Act 3: The Pinxto Crawl

Still with us? Good — because we’ve come to the main event.

Just as we discovered on our prior trip — and notwithstanding its somewhat misleading name — Bar Sport continues to reign as the undisputed king of pinxto bars, drawing us back over and over (and over) again. Cured fish, ham, sea urchin, a foie gras a la plancha that will make you week in the knees, and plenty of txakoli to wash it all down. Sure we went four times, but that’s one of the benefits of the pinxto crawl: because you’ll easily pop into a half dozen spots in an outing, there’s no need to feel guilty about repeating a place. You say you already went to Bar Sport the previous two nights? So what?! Try a different pinxto this time, down a small glass of white wine (a txikito), and move on to the next place.

And you don’t have to go far. Right next door is Borda Berri. Unlike most pinxto bars, this one doesn’t show off its wares on the counter. Instead, you order from a menu and the kitchen quickly fires your order. Some of the house specialties are veal cheeks, tuna, and the “risotto” (a cheesy orzo).

From there, proceed to Bar Ganbara, which wins the award for most mouthwatering display, some which is still… moving. The showstopper here, albeit a monochromatic one, consists of three types of mushrooms and an egg yolk. The bartender will ask if you want foie gras on top of that — they shouldn’t even give you the option!

If you’re a fan of anchovies, or just looking to try something a little different, head to Bar Txepetxa, where the entire menu is anchovies every which way.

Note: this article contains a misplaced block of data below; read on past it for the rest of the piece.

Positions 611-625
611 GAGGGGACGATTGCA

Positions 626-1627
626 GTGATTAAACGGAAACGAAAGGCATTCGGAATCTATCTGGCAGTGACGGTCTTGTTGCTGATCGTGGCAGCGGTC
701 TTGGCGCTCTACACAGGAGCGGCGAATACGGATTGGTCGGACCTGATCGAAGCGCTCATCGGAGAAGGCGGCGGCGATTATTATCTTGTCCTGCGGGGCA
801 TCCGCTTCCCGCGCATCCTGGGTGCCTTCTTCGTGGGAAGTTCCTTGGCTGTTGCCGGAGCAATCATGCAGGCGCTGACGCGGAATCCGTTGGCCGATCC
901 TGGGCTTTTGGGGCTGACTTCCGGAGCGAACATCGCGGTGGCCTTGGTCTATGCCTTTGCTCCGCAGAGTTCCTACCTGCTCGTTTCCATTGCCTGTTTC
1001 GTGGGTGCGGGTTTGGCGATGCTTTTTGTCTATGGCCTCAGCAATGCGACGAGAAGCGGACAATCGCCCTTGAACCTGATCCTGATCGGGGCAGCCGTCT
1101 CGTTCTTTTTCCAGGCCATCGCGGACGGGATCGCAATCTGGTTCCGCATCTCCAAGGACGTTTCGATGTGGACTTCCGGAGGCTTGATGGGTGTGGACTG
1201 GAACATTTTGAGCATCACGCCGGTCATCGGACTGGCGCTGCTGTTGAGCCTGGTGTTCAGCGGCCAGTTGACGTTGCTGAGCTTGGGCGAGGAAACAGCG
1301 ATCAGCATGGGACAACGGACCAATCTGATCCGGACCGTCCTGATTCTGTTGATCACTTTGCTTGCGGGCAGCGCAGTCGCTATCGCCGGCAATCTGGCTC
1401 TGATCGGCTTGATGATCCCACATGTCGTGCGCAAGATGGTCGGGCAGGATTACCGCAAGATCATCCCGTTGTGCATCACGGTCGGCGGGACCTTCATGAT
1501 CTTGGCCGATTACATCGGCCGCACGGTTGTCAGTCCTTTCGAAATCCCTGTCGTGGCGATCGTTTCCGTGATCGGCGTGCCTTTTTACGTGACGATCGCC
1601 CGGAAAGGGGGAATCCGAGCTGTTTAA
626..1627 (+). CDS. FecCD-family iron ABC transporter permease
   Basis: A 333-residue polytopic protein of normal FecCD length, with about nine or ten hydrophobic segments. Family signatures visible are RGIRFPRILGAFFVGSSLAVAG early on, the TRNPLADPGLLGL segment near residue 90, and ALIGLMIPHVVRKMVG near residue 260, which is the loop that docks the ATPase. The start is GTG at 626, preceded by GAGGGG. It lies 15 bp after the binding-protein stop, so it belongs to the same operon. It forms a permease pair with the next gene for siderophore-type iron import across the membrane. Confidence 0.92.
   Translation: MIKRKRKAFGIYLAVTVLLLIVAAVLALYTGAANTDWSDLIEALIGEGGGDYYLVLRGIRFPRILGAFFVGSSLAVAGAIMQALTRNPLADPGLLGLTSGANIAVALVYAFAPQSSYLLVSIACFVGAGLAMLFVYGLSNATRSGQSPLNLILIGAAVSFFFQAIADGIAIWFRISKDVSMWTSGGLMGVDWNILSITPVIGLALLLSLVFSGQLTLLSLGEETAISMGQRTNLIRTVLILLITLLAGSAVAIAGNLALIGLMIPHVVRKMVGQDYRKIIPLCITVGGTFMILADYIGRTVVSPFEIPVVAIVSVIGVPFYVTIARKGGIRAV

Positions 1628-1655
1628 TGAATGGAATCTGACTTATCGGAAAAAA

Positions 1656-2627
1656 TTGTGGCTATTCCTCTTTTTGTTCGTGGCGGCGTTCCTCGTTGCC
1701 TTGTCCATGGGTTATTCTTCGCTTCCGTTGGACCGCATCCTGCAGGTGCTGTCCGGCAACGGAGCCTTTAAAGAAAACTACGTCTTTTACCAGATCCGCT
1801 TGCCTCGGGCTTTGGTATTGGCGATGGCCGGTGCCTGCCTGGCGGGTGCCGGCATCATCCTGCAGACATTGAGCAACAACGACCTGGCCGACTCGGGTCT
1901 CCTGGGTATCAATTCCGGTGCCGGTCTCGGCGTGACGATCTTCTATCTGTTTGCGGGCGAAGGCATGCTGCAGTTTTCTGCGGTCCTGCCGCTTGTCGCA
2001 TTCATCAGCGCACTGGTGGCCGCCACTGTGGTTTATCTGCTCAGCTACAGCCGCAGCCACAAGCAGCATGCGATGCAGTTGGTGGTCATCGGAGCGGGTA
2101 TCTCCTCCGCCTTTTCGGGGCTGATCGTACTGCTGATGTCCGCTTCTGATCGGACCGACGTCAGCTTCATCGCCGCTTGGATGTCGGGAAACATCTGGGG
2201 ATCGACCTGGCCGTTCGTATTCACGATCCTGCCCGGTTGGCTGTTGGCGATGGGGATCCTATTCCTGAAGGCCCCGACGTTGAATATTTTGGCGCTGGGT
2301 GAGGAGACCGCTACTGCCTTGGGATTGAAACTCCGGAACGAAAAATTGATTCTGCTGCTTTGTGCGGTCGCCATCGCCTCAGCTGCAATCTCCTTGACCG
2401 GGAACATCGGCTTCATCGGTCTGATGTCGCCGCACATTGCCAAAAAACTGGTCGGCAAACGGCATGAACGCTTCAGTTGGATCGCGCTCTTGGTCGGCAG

Any proper night should end at La Viña, which is rightly famous for its cheesecake. Like no other cheesecake you’ve ever had, this one is light as air on the inside, with a caramelized crust. Just don’t make the mistake I did and show up after they sell out (which they will!). A fresh batch had just come out of the oven and was cooling for the next day, which only heightened my agony. But don’t worry — we rectified the situation by showing up the next morning. We were the first customers in the door and polished off a few slices with our morning coffee. Breakfast of champions!!

Dessert? No! Breakfast!!

Thirsty? Some of our favorites beverages to wash down the endless stream of pinxtos:

  • Txakoli, a slightly effervescent white wine from the Basque region that’s poured from up high to maximize the bubbles. It’s a refreshing compliment to, well, everything!
  • Cider, the Basque version of which is musky, earthy, and somewhat of an acquired taste. Also served from up high, our friend Becky demonstrates the proper pour technique, while her husband John institutes cider rationing.
  • Navarra, a crisp rosé named for a wine-growing region that neighbors Rioja.

No trip to San Sebastian is complete without a picture of a check. Because otherwise, no one would ever believe how cheap it is to eat like there’s no tomorrow!

1 thought on “Death by pinxto (part 2)

  1. Too good to be real.